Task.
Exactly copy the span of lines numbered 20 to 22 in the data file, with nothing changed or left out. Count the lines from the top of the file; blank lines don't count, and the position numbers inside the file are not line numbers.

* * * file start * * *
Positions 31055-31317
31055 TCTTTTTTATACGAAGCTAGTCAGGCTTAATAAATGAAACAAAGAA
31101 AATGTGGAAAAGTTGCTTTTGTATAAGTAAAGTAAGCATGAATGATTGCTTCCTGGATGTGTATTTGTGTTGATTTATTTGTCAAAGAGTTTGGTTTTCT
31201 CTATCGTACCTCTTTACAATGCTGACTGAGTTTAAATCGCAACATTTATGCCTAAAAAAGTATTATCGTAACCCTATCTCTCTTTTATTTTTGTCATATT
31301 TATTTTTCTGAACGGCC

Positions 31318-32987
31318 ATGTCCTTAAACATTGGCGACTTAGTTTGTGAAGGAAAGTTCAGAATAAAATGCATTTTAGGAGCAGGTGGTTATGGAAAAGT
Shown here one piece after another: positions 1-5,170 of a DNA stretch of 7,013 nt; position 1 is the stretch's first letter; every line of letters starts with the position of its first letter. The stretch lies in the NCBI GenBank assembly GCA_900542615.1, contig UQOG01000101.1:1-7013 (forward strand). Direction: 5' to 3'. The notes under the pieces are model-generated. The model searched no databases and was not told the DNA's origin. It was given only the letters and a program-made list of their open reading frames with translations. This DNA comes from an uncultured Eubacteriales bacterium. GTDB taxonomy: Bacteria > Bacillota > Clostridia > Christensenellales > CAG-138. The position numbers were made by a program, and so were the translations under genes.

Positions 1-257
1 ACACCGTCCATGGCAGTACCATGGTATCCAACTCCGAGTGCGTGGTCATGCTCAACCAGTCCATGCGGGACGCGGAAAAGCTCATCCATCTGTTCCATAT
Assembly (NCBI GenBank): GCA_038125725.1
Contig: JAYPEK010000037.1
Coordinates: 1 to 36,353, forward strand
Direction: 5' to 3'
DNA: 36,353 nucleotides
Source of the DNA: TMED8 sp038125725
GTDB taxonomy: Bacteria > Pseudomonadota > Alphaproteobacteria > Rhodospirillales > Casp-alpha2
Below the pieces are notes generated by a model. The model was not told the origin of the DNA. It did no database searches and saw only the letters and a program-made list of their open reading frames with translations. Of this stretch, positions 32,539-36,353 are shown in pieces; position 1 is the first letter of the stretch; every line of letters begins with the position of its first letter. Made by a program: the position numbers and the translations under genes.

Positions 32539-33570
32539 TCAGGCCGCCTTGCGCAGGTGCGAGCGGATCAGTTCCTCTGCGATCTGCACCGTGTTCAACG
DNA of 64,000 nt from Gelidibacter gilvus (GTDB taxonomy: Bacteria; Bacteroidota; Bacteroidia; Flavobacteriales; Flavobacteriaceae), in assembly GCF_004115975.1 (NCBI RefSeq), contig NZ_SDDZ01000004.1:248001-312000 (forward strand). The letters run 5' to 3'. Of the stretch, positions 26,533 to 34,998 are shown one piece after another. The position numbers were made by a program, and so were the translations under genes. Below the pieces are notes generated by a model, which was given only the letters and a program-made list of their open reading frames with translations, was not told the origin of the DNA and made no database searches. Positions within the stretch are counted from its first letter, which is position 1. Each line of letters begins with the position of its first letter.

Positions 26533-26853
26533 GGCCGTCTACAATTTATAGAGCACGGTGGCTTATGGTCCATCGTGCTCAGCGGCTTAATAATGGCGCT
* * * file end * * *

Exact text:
32539 TCAGGCCGCCTTGCGCAGGTGCGAGCGGATCAGTTCCTCTGCGATCTGCACCGTGTTCAACG
DNA of 64,000 nt from Gelidibacter gilvus (GTDB taxonomy: Bacteria; Bacteroidota; Bacteroidia; Flavobacteriales; Flavobacteriaceae), in assembly GCF_004115975.1 (NCBI RefSeq), contig NZ_SDDZ01000004.1:248001-312000 (forward strand). The letters run 5' to 3'. Of the stretch, positions 26,533 to 34,998 are shown one piece after another. The position numbers were made by a program, and so were the translations under genes. Below the pieces are notes generated by a model, which was given only the letters and a program-made list of their open reading frames with translations, was not told the origin of the DNA and made no database searches. Positions within the stretch are counted from its first letter, which is position 1. Each line of letters begins with the position of its first letter.

Positions 26533-26853